Home Information Cases Patel v Brent London Borough Council (2005)

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Patel v Brent London Borough Council (2005)

Summary

A claim for the return of a deposit paid to the local authority pursuant to an agreement under the Town and Country Planning Act 1990 s.106 amounted to seeking a modification or discharge of a planning obligation within the meaning of s.106, so that return of the deposit could only be claimed by using the statutory procedure set out in s.106A and not by claiming that the local authority had repudiated the agreement.

Facts

The appellant charitable trustees (C) appealed against the decision ((2004) EWHC 763 (Ch)) that they were not entitled to the return of a "highways improvement payment" deposited under an agreement pursuant to the Town and Country Planning Act 1990 s.106 . C had purchased the site of a former school from the respondent local authority with a view to developing it as a temple for which planning permission had been obtained. C had later agreed to sell the site to a developer which had obtained planning permission for residential development. A condition of that permission was that C should enter into an agreement pursuant to the Town and Country Planning Act 1990 s.106 which provided in clause 5 for a "highways improvement payment". That required C to deposit with the local authority the sum of £550,000 which was to be held in a designated interest bearing account and was to be used to carry out the necessary highway improvements. The unexpended balance in the account was to be returned to C. The development had been carried out but the highway improvements had not. After five years C had asked for the return of the deposit. The local authority then carried out certain highway works which it claimed were covered by the provisions of the clause and returned a small balance of the deposit to C. C submitted that (1) they were entitled to the return of the whole deposit on the ground that the delay in carrying out the works amounted to a repudiation of the agreement which C had accepted; (2) none or only part of the work carried out was work for which the local authority was entitled to payment out of the deposited sum pursuant to the agreement.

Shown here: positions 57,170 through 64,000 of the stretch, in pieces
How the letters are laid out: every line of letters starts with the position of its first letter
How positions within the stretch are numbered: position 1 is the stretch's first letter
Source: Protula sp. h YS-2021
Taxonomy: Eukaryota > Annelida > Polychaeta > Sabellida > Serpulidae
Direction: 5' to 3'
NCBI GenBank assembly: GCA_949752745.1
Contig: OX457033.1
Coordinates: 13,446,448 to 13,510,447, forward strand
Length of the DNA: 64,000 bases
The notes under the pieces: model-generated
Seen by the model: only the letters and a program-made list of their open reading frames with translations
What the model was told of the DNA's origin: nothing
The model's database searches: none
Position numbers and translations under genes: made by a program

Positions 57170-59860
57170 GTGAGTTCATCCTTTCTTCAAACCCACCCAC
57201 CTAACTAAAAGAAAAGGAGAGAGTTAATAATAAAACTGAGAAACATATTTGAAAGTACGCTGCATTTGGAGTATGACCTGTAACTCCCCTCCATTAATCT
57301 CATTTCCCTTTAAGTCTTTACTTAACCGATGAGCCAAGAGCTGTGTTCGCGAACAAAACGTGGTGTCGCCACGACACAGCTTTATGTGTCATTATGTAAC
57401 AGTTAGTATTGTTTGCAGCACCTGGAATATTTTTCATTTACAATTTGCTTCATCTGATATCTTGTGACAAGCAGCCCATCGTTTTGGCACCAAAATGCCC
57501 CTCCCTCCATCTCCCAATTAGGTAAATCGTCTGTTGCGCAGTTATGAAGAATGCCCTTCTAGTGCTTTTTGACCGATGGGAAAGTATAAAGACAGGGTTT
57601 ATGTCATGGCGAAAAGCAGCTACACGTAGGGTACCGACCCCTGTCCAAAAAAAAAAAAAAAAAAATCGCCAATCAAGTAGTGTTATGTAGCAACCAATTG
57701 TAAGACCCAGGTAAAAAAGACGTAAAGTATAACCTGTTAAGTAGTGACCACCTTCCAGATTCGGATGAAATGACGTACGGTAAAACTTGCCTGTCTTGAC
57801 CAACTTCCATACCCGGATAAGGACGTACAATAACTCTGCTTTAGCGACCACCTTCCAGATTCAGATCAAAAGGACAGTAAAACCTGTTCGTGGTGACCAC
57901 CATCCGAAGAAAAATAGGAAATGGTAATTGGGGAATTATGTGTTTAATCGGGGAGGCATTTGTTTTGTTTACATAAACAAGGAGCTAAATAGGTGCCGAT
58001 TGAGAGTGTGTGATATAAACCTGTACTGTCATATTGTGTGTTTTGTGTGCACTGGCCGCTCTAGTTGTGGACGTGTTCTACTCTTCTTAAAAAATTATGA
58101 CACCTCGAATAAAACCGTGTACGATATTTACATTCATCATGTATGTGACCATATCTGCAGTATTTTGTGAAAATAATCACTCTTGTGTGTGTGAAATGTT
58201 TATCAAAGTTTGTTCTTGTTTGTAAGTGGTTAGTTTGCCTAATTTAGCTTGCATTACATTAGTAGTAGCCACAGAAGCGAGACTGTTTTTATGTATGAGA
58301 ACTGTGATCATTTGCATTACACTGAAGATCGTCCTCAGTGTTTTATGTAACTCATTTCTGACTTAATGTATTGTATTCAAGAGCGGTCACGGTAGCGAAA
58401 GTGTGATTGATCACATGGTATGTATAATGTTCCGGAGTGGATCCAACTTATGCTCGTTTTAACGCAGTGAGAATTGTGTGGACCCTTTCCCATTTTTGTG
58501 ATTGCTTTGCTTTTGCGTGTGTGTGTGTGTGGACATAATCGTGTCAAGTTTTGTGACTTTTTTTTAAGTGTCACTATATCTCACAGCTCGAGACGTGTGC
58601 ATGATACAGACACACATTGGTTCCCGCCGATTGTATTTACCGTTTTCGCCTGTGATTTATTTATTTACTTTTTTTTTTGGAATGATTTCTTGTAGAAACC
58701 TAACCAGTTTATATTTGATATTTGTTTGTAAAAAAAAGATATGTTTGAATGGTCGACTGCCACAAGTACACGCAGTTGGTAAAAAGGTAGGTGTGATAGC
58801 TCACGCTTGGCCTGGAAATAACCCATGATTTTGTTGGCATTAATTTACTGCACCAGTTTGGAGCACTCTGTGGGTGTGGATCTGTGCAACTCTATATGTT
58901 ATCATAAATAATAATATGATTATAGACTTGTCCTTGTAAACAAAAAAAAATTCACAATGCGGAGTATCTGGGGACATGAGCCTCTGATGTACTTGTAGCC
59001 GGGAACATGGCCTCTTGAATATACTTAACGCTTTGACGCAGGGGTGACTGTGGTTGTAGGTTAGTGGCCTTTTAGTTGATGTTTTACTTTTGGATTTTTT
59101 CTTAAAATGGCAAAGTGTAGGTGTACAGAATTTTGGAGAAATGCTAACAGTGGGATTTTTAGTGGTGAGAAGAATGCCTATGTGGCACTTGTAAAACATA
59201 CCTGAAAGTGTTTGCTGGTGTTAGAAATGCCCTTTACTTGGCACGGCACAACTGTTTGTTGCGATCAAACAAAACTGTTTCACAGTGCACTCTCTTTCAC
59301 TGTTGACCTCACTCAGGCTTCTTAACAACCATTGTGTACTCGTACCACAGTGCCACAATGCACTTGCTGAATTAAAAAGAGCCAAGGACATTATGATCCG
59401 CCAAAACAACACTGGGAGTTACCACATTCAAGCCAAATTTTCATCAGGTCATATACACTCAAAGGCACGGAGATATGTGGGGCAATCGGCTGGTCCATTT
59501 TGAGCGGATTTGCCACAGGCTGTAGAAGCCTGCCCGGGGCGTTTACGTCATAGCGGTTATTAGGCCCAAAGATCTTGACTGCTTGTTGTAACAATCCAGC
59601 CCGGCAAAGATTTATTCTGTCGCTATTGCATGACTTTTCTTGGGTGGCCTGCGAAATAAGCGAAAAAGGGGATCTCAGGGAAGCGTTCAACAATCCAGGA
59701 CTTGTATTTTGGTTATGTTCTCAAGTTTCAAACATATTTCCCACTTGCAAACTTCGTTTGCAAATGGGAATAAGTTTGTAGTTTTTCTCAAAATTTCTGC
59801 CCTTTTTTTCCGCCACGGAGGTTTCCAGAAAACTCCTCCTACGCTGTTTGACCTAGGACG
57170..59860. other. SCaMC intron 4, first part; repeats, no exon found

Held

(1) C's claim that the local authority was in breach of clause 5 amounted to seeking a modification or discharge of a planning obligation within the meaning of s.106 and the only method by which they could achieve that objective was by using the statutory procedure set out in s.106A. C's argument that its only planning obligation under clause 5 was to deposit the required sum and that payment of that sum discharged their obligations was far too simplistic. The planning obligation created by clause 5 was more complex; the deposit created a sort of trust and the obligation was not merely to deposit the money but to permit the local authority to use it for the purposes of the trust. It was accordingly an extant planning obligation at all relevant times and s.106A(1) of the 1990 Act precluded C from seeking the discharge of that obligation under the guise of their claim that the local authority had repudiated the agreement. (2) The judge was wrong to conclude that all the work done was work for which the local authority was entitled to draw on the deposited sum. Under the agreement the works had to comprise alterations to a particular junction and "comprising" was a word of limitation. Work which did not relate to that junction would not be within the clause even if there was a highway engineering justification for making that work part of the overall scheme. An inquiry was necessary as to the extent of the work which qualified.

Appeal allowed.

Court of Appeal
Auld LJ, Latham LJ, Jacob LJ
Judgment date
25 May 2005
References

LTL 25/5/2005 : [2006] 1 P & CR 7 : [2005] 3 PLR 114 : [2005] 2 EGLR 85 : [2005] 31 EG 82 : [2005] JPL 1515 : [2005] 22 EG 133 (CS) : [2005] NPC 73 : [2005] EWCA Civ 644

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